This undated file photo provided by the Alabama Department of Corrections shows Willie B. Smith III. The Alabama Supreme Court on Tuesday, Dec. 1, 2020, ordered that Smith III be put to death on Feb. 11, 2021, for the shotgun slaying of Sharma Ruth Johnson. The lethal injection of Willie B. Smith III was called off Feb. 11, 2021, when the U.S. Supreme Court maintained an injunction. The state prison system said the execution would not proceed given the ruling.(Alabama Department of Corrections via AP)
The U.S. Supreme Court in Dunn v. Smith, 592 U.S. ____ (2021) upheld an injunction issued by the 11th U.S. Circuit Court of Appeals prohibiting the execution of Willis "Willie" Smith without the presence of a member of the clergy in the execution chamber. Smith was convicted of murder in the 1991 shotgun slaying of Sharma Ruth Johnson.
Justice Elena Kagan was joined by Justices Stephen Breyer, Sonia Sotomayor, Amy Barrett and another unnamed justice (likely Samuel Alito or Neil Gorsuch) in affirming the decision. The 11th Circuit had ruled that denying access to a member of the clergy violated the Religious Land Use and Institutionalized Persons Act (RLUIPA).
Alabama had decided to deny all clergy in execution chamber
This decision should be understood against the background of two previous cases. In Dunn v. Ray (2019), the Court had, by a 5-4 vote, permitted Alabama to exclude an imam from the death chamber even though the state had permitted Christian chaplains to perform such duties. Just two months later, however, in Murphy v. Collier, 587 U.S. ____ (2019), the Supreme Court had remanded a Texas decision to prohibit a Buddhist spiritual advisor from accompanying inmate Patrick Murphy to the execution chamber when it permitted Christian clergymen to be present. In light of the decision, Alabama had subsequently decided to deny access to members of the clergy in the execution chamber to individuals of all faiths.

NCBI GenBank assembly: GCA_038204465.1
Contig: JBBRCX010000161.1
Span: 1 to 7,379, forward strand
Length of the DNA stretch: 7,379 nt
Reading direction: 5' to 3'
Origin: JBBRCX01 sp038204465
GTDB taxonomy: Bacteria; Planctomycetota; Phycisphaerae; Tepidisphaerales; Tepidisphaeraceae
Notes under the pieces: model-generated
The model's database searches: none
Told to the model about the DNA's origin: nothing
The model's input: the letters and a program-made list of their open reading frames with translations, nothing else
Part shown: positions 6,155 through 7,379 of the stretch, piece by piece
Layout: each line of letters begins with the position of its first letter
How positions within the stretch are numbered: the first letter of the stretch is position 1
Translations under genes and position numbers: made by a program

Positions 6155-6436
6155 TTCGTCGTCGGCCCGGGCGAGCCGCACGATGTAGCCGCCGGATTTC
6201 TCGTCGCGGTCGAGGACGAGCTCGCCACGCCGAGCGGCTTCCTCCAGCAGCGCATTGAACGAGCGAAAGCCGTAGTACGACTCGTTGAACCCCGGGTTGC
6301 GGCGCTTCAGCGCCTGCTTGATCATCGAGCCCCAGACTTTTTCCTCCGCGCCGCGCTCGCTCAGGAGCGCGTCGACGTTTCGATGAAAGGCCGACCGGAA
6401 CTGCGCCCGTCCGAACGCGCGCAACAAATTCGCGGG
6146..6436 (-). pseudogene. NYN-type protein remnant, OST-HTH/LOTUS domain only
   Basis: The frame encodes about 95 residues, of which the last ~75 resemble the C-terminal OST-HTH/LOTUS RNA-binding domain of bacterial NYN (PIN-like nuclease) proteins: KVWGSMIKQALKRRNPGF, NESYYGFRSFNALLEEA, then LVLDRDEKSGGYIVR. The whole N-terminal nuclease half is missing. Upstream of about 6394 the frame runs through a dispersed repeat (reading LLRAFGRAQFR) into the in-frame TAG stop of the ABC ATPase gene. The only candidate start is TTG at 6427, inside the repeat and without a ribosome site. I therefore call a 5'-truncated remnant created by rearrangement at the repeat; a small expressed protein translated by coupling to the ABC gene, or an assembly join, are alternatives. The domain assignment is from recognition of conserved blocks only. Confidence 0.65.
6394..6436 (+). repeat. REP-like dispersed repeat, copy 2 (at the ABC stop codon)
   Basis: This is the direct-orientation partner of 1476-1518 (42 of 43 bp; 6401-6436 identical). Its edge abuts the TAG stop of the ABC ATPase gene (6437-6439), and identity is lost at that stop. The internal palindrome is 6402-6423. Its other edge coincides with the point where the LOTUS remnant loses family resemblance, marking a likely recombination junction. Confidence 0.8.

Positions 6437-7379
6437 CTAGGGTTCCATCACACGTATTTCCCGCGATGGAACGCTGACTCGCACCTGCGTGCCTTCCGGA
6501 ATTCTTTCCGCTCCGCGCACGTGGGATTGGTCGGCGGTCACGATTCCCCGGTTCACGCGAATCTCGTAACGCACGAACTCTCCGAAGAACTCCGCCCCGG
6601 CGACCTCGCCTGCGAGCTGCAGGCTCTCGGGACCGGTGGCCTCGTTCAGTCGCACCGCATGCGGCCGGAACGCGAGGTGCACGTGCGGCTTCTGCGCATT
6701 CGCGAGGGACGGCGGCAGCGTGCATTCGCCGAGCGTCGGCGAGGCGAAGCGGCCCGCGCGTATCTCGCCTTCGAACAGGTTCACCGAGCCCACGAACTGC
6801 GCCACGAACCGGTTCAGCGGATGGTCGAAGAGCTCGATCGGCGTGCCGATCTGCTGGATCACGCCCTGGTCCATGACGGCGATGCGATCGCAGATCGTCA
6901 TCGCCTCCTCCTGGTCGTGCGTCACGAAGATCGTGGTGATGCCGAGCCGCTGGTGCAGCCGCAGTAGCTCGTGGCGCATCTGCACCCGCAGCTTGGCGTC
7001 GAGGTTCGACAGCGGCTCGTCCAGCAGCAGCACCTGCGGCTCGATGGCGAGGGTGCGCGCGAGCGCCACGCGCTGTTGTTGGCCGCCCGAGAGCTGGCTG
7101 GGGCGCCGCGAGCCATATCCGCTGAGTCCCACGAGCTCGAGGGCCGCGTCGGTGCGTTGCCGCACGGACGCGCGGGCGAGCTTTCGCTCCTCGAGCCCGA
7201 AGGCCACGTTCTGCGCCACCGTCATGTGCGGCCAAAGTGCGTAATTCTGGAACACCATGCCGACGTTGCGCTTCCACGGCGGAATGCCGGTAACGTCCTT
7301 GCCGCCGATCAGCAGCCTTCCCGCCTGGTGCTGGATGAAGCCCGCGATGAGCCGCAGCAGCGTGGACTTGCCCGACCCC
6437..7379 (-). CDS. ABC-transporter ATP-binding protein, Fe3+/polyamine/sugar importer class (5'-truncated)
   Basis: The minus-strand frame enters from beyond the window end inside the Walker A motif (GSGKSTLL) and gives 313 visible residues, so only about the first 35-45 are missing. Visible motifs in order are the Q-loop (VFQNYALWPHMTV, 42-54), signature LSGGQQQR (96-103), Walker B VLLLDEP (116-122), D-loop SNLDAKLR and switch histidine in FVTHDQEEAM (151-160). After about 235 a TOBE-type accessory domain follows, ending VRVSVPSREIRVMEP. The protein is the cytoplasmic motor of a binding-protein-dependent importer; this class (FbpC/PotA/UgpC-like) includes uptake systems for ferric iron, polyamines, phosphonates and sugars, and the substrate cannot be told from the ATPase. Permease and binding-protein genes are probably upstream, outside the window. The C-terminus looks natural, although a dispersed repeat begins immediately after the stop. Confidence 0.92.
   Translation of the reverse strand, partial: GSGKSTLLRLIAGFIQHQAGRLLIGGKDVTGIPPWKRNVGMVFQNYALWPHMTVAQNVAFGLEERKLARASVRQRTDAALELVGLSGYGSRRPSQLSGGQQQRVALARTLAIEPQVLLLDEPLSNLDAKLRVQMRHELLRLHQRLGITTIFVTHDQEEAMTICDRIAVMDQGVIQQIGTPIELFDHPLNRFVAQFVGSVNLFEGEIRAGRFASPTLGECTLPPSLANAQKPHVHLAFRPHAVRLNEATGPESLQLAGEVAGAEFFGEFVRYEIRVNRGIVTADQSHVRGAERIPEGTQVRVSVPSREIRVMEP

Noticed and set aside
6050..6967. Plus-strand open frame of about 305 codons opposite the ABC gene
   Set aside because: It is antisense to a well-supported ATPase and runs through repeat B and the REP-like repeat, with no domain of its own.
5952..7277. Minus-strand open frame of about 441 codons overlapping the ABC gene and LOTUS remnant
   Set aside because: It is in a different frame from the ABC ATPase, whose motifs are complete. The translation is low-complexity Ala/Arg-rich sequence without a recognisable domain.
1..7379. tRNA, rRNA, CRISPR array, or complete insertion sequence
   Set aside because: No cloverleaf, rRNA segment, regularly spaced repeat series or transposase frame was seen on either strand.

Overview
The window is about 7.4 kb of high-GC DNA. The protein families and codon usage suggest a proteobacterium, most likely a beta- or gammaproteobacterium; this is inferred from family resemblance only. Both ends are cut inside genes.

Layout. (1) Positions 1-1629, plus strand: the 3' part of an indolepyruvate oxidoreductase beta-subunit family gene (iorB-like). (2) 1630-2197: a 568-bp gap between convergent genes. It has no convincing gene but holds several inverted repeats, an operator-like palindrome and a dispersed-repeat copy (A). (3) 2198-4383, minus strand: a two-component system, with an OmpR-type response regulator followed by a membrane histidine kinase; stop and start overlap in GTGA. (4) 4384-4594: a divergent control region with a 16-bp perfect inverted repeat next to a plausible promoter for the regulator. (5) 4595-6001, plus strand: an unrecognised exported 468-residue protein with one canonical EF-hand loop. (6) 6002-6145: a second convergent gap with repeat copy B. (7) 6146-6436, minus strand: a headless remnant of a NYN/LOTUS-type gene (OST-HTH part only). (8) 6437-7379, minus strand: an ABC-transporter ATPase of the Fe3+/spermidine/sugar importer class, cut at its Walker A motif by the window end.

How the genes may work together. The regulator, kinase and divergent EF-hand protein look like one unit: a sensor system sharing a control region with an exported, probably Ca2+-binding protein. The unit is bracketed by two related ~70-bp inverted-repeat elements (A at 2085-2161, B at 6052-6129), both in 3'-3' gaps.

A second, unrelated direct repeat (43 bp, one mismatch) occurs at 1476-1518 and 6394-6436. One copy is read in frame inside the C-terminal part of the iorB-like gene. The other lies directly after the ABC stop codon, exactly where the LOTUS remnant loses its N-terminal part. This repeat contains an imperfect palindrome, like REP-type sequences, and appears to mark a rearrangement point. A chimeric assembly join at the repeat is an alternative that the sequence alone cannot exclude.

In Dunn v. Smith, Kagan observed that RLUIPA has required extensive protections for religious liberty except in cases where such protections were justified by a compelling state interest and less restrictive means were unavailable to protect them. Observing that prison security was a compelling state interest, Kagan observed that “past practice, in Alabama and elsewhere, shows that a prison may ensure security without barring all clergy members from the execution chamber.”
Kagan writes states could do background checks on clergy
Not only had Alabama once permitted this, but so had other states and the national government. The state could meet its concern that members of the clergy be “trustworthy” by conducting background checks, interviewing them, and even requiring “a penalty-backed pledge that he will obey all rules.” The only examples that the state had provided of such interruption came from family members rather than members of the clergy.
In a dissenting opinion, Justice Brett Kavanaugh and Chief Justice John Roberts said that they would have vacated the 11th Circuit order because the Alabama regulation applied equally to members of all religions. Given the Court’s stays of execution in Murphy v. Collier and Gutierrez v. Saenz, 590 U.S. ____ (2020), however, they concluded that, if states wanted to avoid future delays of executions, they should find a way to permit spiritual advisors of all religious persuasions in the execution chamber.
This article was published May 11, 2021. John R. Vile is a professor of political science and dean of the Honors College at Middle Tennessee State University. He is co-editor of the Encyclopedia of the First Amendment.Send Feedback on this article